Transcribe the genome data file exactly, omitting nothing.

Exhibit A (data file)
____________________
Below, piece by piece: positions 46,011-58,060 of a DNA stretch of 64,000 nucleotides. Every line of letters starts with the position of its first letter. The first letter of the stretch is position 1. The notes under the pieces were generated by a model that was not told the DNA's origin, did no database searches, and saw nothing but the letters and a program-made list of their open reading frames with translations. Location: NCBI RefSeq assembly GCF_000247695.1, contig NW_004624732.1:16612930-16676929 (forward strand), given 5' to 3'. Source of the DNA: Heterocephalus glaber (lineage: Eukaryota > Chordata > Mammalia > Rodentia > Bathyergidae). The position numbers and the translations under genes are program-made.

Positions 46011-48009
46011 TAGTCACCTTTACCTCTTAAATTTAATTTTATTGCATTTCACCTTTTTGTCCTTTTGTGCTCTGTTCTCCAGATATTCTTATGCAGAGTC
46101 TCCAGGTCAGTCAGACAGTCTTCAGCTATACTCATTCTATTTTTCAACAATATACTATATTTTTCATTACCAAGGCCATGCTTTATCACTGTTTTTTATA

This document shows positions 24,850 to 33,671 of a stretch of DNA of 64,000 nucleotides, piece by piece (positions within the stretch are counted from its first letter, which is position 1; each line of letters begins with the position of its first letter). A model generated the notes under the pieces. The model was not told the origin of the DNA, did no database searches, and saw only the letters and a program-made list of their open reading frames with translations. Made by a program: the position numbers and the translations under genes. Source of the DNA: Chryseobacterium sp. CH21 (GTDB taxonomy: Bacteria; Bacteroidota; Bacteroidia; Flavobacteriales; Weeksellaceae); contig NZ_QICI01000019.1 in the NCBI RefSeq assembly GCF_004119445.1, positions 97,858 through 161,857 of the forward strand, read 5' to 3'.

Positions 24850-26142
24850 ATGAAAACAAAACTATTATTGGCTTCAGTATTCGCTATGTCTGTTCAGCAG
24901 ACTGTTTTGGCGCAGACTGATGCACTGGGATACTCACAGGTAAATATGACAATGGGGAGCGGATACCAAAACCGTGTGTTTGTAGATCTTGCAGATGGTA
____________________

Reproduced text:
Below, piece by piece: positions 46,011-58,060 of a DNA stretch of 64,000 nucleotides. Every line of letters starts with the position of its first letter. The first letter of the stretch is position 1. The notes under the pieces were generated by a model that was not told the DNA's origin, did no database searches, and saw nothing but the letters and a program-made list of their open reading frames with translations. Location: NCBI RefSeq assembly GCF_000247695.1, contig NW_004624732.1:16612930-16676929 (forward strand), given 5' to 3'. Source of the DNA: Heterocephalus glaber (lineage: Eukaryota > Chordata > Mammalia > Rodentia > Bathyergidae). The position numbers and the translations under genes are program-made.

Positions 46011-48009
46011 TAGTCACCTTTACCTCTTAAATTTAATTTTATTGCATTTCACCTTTTTGTCCTTTTGTGCTCTGTTCTCCAGATATTCTTATGCAGAGTC
46101 TCCAGGTCAGTCAGACAGTCTTCAGCTATACTCATTCTATTTTTCAACAATATACTATATTTTTCATTACCAAGGCCATGCTTTATCACTGTTTTTTATA

This document shows positions 24,850 to 33,671 of a stretch of DNA of 64,000 nucleotides, piece by piece (positions within the stretch are counted from its first letter, which is position 1; each line of letters begins with the position of its first letter). A model generated the notes under the pieces. The model was not told the origin of the DNA, did no database searches, and saw only the letters and a program-made list of their open reading frames with translations. Made by a program: the position numbers and the translations under genes. Source of the DNA: Chryseobacterium sp. CH21 (GTDB taxonomy: Bacteria; Bacteroidota; Bacteroidia; Flavobacteriales; Weeksellaceae); contig NZ_QICI01000019.1 in the NCBI RefSeq assembly GCF_004119445.1, positions 97,858 through 161,857 of the forward strand, read 5' to 3'.

Positions 24850-26142
24850 ATGAAAACAAAACTATTATTGGCTTCAGTATTCGCTATGTCTGTTCAGCAG
24901 ACTGTTTTGGCGCAGACTGATGCACTGGGATACTCACAGGTAAATATGACAATGGGGAGCGGATACCAAAACCGTGTGTTTGTAGATCTTGCAGATGGTA